History of Stand Up Paddle Boarding

The History of Paddle Boarding Goes Way Back…

Stand up paddle boarding (SUP) or Stand up paddle surfing is an offshoot of surfing that originated in Hawaii. Unlike traditional surfing where the rider sits until a wave comes, stand up paddle boarders stand on their boards and use a paddle to propel themselves through the water. The sport was documented in a 2013 report that identified it as the outdoor sporting activity with the most first-time participants in the United States that year.  Variations include flat water paddling for outdoor recreation, fitness, or sightseeing, racing on lakes, large rivers and canals, surfing on ocean waves, paddling in river rapids (whitewater SUP), paddle board yoga and even fishing.

Stand up paddlers wear a variety of wet suits and other clothing, depending on water and air temperature since most of their time is spent standing on the board.  A related, traditional sport, paddle boarding, is done kneeling on a board and paddling with the hands, similar to a butterfly swimming stroke.

Duke Kahanamoku

Duke Kahanamoku c. 1912

Standup paddle boarding (SUP), the act of propelling oneself on a floating platform with the help of a paddle or pole, traces back thousands of years and across many continents, but its current form and popularity originated in Hawaii in the 1900s. Records of earlier forms of SUP have been found as early as 3,000 B.C. and its iterations span across nations as diverse as Peru, Israel, Italy, China and beyond.

By contrast, the modern form of stand up paddle boarding, where a surfboard-like watercraft is used, has a much clearer heritage, dating back to the 1900s and emerging from a collection of loosely related activities by a few very specific characters, such as Duke Kahanamoku and Dave Kalama. Once it reached California in the early 2000s, stand up paddling formed four epicenters, each with its own fountainhead: Rick Thomas (San Diego), Ron House (Dana Point/San Clemente), Laird Hamilton (Malibu) and Bob Pearson (Santa Cruz). From there, the sport gained exponential popularity and California served as the catalyst for worldwide adoption. By 2005, SUP, which had until then been almost entirely a surfing discipline, began to diversify into racing, touring, rivers, yoga, and fishing. Its surfing heritage coupled with its various disciplines made the sport attractive and accessible to everyone all over the world, paving the way for its global growth and enthusiastic adoption.


Jérémy Massière (champion of France of SUP 2009) surfing on the beach of Biscarrosse in September 2012

Source: A.belloc 

Kai Lenny, Windsurf World Cup 2009

Source: HOCH ZWEI Photoagency GBR – Pressestelle des World Cup Sylt

Standup paddle boarding in Lake Annecy

Source: Guilhem Vellut – Lake Annecy

By the early 2000s, Archie Kalepa and the Hobie Dream Team gave the world a hint that stand-up paddleboarding had a potential far grander than waves. Kalepa began unofficially participating in cross-channel races between the islands of Hawaii, making him one of the forefathers of downwind stand up paddle racing. Meanwhile, in California, three athletes (Chuck Patterson, Colin McPhillips, and Byron Kurt) joined forces to represent the newly-formed Hobie SUP Race Team. The three would show up at local prone paddleboard races, which were just beginning to have SUP divisions, and put on a show of not only performance but also product R&D. Each would carefully pull his board in and out of board bags, trying to keep their edge in product development on the nascent race scene. Sensing and expanding on that flatwater movement, Ernie Brassard (together with Rick Thomas, Bob Pearson, Blane Chambers and a few others) organized the world’s first inland SUP event and race, hosted at King’s Beach on the north shore of Lake Tahoe, California. It was dubbed “Ta-hoe Nalu” and still runs to this day. That event in 2007 was arguably the world’s first stand up paddle specific event. Since then, the market has evolved to include paddle boards meant specifically for flat water. The contemporary form of the sport originated in the 16th century where Hawaiian surfers would surf on boards of up to 5 meters in length. These surfers used a paddle to operate boards that were otherwise unwieldy.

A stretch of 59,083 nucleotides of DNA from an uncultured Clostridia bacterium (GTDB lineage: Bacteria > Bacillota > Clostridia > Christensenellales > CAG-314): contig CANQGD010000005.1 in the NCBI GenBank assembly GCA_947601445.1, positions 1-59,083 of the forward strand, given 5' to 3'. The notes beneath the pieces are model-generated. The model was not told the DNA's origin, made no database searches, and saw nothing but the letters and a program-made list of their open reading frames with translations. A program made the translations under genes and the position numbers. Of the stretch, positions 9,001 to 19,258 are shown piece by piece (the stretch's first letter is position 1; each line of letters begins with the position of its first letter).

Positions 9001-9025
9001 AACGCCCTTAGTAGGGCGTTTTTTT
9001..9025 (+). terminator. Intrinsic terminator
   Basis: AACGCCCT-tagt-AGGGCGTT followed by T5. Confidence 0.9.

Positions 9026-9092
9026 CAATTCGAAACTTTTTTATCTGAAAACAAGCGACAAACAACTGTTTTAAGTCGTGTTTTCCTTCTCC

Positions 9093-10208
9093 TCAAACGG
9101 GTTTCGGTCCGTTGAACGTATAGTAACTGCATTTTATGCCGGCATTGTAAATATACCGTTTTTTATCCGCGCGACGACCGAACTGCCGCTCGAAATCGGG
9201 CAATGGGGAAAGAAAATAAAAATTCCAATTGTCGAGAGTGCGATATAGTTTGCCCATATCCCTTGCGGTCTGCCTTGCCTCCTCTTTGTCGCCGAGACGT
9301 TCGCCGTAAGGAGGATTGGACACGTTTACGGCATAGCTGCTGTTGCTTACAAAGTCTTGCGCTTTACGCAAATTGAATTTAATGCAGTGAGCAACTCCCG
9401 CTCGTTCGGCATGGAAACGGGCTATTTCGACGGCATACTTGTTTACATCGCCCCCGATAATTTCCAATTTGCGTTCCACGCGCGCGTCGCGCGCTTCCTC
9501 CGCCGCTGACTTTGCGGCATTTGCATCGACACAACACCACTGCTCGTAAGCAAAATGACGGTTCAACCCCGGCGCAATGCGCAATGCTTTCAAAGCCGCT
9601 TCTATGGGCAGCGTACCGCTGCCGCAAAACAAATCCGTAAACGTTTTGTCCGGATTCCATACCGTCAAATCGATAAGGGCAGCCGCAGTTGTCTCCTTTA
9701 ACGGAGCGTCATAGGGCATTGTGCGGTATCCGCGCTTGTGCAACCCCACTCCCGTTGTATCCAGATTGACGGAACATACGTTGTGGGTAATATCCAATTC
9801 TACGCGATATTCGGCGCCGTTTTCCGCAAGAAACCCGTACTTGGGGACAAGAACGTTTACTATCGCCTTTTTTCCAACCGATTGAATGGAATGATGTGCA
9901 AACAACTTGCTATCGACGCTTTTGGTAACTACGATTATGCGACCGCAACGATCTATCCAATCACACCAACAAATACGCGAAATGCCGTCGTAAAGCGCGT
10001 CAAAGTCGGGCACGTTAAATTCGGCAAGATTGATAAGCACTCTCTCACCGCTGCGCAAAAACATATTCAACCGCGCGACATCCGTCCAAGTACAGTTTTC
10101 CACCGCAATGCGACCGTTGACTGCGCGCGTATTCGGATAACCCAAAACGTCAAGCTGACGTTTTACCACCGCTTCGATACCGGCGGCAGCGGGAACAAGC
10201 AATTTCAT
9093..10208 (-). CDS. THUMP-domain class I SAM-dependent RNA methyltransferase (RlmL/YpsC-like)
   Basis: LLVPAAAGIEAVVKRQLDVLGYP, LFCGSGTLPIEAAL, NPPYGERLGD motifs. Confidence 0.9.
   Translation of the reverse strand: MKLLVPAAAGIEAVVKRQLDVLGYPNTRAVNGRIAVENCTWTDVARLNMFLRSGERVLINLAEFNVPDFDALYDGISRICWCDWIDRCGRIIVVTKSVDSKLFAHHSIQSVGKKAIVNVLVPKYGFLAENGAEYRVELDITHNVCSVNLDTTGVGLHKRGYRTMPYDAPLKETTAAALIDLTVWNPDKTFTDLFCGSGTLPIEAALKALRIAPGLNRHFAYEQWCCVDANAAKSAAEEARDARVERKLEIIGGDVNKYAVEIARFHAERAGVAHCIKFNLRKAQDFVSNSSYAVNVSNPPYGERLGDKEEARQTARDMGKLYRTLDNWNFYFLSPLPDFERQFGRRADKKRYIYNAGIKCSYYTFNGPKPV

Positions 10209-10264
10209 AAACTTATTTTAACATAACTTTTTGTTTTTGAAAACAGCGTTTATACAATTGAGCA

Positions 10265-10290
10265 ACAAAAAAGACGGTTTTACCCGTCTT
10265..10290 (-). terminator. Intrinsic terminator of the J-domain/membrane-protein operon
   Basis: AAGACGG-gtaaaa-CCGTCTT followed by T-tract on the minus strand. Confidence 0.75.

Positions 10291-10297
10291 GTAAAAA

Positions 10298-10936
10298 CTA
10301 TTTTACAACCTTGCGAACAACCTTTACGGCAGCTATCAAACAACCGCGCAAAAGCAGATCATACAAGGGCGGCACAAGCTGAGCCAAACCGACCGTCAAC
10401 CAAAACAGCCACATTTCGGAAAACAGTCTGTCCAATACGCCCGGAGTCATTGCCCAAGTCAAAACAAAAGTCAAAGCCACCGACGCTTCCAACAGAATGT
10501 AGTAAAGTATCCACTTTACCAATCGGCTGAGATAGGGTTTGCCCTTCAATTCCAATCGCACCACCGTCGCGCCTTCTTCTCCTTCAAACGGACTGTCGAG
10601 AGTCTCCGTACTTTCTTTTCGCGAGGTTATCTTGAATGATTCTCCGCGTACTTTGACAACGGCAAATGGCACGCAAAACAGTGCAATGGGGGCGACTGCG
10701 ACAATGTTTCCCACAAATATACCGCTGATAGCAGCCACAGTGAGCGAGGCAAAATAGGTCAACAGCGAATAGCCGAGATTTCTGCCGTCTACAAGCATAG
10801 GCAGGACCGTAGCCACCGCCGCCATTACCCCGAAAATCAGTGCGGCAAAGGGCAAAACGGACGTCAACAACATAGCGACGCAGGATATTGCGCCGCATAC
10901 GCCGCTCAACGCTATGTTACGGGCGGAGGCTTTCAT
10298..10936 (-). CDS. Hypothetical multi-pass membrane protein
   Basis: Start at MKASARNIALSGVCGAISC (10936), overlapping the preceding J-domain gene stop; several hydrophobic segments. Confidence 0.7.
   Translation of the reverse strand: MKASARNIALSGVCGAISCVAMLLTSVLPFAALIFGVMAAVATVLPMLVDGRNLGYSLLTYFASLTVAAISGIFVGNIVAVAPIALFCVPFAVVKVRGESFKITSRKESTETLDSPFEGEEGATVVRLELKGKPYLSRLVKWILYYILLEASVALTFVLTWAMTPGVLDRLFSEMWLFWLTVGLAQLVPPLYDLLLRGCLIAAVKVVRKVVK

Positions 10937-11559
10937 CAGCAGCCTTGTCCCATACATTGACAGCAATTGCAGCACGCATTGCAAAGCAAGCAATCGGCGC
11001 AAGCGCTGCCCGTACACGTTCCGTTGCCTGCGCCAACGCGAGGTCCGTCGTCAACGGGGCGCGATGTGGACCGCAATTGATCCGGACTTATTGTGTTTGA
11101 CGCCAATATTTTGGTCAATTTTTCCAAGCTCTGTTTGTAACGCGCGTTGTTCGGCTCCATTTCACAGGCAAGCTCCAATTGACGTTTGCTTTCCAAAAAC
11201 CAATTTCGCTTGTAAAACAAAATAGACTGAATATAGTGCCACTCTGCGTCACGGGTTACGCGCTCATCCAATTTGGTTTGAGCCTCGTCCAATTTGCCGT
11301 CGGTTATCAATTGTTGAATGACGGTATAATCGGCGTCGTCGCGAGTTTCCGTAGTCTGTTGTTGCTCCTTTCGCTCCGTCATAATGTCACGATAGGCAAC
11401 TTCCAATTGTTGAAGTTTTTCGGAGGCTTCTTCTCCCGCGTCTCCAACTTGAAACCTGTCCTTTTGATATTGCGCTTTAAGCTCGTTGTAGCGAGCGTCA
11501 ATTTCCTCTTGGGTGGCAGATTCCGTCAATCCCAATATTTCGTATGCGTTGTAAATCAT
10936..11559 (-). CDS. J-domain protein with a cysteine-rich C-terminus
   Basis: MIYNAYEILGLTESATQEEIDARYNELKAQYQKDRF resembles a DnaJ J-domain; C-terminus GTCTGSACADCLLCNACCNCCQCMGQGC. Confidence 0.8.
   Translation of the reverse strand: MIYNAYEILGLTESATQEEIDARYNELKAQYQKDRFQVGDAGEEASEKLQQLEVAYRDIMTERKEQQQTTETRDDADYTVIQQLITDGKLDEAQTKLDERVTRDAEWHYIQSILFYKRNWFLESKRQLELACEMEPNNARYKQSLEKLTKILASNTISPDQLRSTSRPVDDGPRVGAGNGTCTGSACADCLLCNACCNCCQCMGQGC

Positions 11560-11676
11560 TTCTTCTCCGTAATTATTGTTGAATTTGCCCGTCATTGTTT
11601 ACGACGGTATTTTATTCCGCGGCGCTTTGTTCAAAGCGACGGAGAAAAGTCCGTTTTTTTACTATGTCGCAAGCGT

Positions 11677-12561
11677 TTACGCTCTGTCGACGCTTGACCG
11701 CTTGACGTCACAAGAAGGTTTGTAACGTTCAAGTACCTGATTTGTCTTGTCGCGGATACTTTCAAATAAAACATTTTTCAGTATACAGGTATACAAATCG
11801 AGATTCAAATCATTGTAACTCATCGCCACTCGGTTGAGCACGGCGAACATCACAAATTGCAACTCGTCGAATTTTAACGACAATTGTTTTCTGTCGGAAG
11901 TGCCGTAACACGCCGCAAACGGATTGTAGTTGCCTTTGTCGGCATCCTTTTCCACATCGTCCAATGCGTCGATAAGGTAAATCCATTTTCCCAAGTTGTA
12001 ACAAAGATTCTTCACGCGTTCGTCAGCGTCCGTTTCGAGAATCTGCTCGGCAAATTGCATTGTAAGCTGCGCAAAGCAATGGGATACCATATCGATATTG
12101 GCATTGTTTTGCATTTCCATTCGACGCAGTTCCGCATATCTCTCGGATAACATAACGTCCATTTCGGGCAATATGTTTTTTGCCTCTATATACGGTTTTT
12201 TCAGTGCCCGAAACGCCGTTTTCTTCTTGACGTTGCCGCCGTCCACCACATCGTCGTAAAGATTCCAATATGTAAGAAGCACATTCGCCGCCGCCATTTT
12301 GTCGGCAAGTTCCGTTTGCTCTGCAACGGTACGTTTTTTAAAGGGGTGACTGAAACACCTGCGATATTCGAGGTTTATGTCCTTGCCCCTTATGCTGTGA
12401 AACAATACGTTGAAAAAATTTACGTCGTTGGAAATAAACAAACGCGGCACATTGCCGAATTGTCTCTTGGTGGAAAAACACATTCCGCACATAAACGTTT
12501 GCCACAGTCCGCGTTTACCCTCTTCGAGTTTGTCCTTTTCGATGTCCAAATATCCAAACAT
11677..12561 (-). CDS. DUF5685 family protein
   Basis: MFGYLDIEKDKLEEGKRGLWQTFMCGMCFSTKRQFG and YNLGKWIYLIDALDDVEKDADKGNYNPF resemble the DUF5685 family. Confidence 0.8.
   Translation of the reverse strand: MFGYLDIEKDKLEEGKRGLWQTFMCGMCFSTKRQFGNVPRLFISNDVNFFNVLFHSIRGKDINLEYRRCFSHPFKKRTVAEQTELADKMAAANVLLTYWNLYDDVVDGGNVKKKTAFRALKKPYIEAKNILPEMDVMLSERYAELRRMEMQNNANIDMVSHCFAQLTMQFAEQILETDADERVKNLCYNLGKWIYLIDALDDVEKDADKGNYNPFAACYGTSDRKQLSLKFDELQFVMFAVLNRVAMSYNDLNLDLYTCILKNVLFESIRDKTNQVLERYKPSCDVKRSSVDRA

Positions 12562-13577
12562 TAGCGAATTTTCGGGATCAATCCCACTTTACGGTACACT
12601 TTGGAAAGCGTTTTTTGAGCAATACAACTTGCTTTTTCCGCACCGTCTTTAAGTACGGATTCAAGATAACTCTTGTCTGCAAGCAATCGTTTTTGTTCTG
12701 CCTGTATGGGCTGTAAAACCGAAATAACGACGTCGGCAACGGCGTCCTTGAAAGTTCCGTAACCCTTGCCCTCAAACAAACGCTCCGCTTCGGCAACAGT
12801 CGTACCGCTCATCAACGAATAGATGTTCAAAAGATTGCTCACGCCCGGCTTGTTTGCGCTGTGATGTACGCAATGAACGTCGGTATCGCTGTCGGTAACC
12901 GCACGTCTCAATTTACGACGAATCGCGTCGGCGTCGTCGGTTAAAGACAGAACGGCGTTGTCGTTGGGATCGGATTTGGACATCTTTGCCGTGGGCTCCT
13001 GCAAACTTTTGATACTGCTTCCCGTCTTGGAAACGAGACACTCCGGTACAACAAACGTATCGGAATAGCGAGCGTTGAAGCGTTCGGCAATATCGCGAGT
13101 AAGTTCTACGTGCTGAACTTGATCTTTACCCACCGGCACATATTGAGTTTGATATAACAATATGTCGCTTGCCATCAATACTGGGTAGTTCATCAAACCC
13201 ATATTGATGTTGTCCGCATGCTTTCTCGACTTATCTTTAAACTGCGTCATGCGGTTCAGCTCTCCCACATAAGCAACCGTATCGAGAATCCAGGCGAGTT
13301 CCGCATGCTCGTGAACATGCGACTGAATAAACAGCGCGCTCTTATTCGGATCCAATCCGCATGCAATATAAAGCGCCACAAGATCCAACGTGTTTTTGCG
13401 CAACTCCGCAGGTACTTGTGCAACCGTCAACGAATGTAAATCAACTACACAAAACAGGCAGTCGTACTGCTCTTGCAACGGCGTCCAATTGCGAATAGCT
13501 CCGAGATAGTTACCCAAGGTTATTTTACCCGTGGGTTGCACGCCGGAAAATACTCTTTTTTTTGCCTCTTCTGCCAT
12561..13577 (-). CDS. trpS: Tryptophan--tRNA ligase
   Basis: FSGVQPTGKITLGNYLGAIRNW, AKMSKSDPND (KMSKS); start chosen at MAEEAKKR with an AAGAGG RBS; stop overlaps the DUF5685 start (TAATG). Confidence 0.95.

SUP continued in Tel Aviv in the twentieth century where lifeguards stood on wide boards to ensure a clear view of possible swimmers in distress. The lifeguards used a paddle to propel them through the water quickly to rescue swimmers. 

In the 1940s, Waikiki surf instructors Duke Kahanamoku and Leroy and Bobby Ah Choy would stand on their surf boards, using a canoe paddle to move about the water and position themselves, as a way to keep an eye on surf students while also monitoring the incoming swell. They also utilized the vantage point of being out on the water to take pictures.

In the 1990s SUP was taught at Hawaiian surf schools as an alternative way to surf when there was little swell. This practice became increasingly popular so surf instructor Brian Keaulana decided to add “beach boy surfing” to the world-recognized Buffalo Big Board Contest in 2003. The response to this new category was overwhelming, with many recognized surfers participating.

SUP races became common; in 2012 Kai Lenny won the season’s finals of the first Standup World Series championship races.

The first magazine devoted to the sport, Standup Journal, was founded in June 2007.

Growth of stand up paddleboarding
Number of participants in stand up paddling in the United States from 2011 to 2019 (3.5 million)

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